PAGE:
Top 7 Low Maintenance Pets for Kids

Low Maintenance Pets for Kids
Photo by Alicia Jones

It’s no secret that today’s parents have it more challenging than ever to balance their job and family life.

Although you recognize the benefits that pets may provide to kids, you cannot provide a new home for a pet. The good news is that there are several low maintenance pets for kids that may serve as companions.

However, although kids in elementary school may handle feeding, watering, and cleaning up after these pets, parental supervision is still recommended.

Owning a pet may have many positive effects on the lives of both the pet’s owners and the kids in the household.

However, not every household can meet the needs of a dog or a stubborn, furniture-scratching cat. Pets needing less time and effort from their owners in feeding, grooming, and training are to be applauded.

Here are some of the best low maintenance pets for kids. Check them out and see which ones your kid would like and which would work best with your family’s schedule.

1. Guinea Pigs

Guinea pigs are one of the common, popular, and low maintenance pets for kids. Their small size and relatively simple maintenance needs make them a common choice as pets for kids. They are quite calm and cute; they don’t need a lot of care.

They hold up well under stress. Generally, guinea pigs are friendly and interactive pets who thrive when exposed to human company. They are quite at ease sitting on a child’s lap and may even express their joy audibly when their favorite person is around.

There is a large selection of guinea pig breeds, so your family can find one that meets everyone’s needs. A long-haired guinea pig is ideal for kids ready for more responsibilities.

The child can help brush the guinea pig’s hair and ensure it doesn’t get matted. Kids can help keep the guinea pig’s cage clean and feed it hay, lettuce, and pellets.

There’s a lot of interaction amongst guinea pigs. Getting another guinea pig, however, would need you to double your cage area and cost.

The average lifespan of a guinea pig is between five and seven years, making it a viable alternative for those who want a pet with a modest commitment.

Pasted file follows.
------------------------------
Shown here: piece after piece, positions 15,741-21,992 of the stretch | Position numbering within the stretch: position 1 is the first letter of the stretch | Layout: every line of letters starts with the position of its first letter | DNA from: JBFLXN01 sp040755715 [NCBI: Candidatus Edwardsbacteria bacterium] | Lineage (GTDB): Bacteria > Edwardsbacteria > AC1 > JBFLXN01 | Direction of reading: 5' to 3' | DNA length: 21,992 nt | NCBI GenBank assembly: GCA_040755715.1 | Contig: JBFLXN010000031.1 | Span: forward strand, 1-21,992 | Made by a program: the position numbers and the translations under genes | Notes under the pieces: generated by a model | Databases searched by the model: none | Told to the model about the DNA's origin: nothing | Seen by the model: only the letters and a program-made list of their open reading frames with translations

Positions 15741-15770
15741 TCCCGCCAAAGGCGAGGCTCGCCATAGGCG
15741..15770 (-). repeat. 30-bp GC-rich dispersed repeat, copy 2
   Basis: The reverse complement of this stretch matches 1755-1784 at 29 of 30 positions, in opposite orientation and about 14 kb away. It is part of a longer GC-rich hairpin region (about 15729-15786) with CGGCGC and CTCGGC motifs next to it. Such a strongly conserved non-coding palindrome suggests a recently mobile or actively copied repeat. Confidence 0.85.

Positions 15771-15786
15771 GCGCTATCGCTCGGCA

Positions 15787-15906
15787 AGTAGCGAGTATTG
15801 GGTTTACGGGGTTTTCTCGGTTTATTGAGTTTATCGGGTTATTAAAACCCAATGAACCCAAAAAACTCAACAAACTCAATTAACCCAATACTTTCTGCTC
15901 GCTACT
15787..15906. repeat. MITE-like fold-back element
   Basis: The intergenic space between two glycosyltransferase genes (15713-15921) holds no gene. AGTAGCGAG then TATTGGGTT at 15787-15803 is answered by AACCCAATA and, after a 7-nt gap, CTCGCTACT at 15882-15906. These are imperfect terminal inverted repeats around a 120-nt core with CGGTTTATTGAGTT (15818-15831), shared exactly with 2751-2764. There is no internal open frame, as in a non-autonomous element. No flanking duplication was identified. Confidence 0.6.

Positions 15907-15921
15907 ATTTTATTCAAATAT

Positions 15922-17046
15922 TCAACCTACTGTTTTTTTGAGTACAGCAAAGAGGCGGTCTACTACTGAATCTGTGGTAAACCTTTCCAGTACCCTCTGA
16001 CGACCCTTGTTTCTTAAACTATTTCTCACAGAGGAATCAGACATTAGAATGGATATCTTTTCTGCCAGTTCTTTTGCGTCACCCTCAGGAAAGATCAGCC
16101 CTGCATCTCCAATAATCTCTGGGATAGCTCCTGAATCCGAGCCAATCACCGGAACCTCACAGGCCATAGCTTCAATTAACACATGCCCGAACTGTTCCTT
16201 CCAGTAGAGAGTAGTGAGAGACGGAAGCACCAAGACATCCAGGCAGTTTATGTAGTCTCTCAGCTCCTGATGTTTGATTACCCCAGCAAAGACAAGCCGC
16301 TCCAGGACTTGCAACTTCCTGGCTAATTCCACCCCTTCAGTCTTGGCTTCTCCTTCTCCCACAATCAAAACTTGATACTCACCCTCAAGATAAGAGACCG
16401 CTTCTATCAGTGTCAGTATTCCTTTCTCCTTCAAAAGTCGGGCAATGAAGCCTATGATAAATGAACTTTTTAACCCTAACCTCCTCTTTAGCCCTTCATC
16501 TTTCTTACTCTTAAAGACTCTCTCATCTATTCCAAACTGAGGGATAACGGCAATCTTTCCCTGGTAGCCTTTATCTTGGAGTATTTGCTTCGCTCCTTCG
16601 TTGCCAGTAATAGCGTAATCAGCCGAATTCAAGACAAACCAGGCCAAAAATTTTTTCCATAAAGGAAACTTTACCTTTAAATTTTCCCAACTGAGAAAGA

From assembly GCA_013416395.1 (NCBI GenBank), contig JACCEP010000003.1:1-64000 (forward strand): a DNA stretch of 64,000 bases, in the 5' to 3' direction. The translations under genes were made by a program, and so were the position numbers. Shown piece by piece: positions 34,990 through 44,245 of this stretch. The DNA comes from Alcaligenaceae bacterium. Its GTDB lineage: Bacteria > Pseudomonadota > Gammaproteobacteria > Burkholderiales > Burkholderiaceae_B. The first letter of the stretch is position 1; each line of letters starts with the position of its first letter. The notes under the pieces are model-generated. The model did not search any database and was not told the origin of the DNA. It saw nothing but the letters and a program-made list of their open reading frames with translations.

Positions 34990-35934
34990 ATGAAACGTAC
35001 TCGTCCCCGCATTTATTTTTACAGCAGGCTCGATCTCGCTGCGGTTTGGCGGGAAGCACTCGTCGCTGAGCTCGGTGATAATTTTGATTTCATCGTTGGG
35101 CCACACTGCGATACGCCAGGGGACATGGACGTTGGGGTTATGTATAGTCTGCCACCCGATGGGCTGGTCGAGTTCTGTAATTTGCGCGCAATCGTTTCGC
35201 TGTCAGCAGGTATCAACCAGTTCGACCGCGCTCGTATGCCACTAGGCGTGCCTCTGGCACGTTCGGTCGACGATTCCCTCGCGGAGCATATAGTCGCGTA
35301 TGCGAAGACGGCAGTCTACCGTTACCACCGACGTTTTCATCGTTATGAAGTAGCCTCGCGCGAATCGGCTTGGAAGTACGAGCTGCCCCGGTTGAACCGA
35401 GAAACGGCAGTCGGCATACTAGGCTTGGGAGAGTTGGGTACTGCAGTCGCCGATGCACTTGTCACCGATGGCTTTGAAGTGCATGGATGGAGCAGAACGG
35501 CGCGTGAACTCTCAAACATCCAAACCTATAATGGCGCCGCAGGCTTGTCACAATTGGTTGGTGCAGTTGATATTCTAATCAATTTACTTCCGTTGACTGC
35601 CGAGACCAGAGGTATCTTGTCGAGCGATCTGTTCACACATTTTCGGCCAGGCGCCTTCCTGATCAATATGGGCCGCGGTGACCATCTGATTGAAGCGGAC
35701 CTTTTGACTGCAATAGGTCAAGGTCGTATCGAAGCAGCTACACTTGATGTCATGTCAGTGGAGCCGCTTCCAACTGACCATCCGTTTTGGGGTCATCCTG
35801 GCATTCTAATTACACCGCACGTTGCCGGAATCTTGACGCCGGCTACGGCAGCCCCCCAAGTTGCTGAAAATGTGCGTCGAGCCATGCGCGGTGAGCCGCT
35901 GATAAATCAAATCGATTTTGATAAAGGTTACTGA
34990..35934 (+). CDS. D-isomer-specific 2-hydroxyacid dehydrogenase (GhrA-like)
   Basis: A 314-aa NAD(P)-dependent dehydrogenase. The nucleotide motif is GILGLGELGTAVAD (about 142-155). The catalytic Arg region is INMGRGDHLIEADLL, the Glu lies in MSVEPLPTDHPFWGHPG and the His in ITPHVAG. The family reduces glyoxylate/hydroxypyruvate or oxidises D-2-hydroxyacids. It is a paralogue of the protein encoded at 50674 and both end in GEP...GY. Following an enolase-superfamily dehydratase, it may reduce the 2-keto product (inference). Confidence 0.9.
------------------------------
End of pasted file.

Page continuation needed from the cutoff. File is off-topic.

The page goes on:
2. Hamsters

Hamsters are one of the great low maintenance pets for kids since they are cute and simple to care for. The Syrian hamster, popularly known as the golden hamster, is the most common type. Syrian hamsters prefer to be single pets rather than in groups.

As its name implies, the Teddy Bear hamster has longer fur than its Syrian counterpart. Dwarf hamsters, often seen in pet shops, may coexist with other animals, but their tendency for nippiness might not be the ideal option for very young children.

Get your hamster a big, secure cage so it can’t get out. Use hay, straw, or other fibers as bedding and clean the cage daily. Provide fresh water in a dish you hang on the side of the cage.

Also, supplement commercial hamster food with tiny pieces of carrot, apple, pear, or parsley. Put a hamster wheel inside the cage to give your pet some exercise while they are confined. Under supervision, kids can safely remove a hamster from its cage and play with it.

3. Rabbits

Although rabbits are one of the amazing low maintenance pets for kids, their upkeep requires significant time and attention. Their longevity is remarkable. In some cases, they develop intensely close relationships with their owners.

They can show kindness. However, only kids with a calm demeanor should handle a rabbit because of the animal’s fragility and tendency to startle quickly. Rabbits may bite, leap, and hurt themselves.

Although rabbits have a good reputation as low-maintenance beginner pets, they are better suited to older kids who are more capable of taking responsibility for their pet’s needs. They require a lot of time and attention because they are social animals that thrive on interaction with their owners.

Rabbits may be wonderful pets for the right home. Your kid will have a lot of fun with this pet since it is curious, active, and likes being around people. Your kids may take care of these pets since they suit older kids.

They may take care of the rabbit’s litter box, feed it, clean its cage, and care for its bedding (paper and hay). It’s a great chance to spend quality time with your kids while meeting the rabbit’s mobility and socialization demands outside his cage.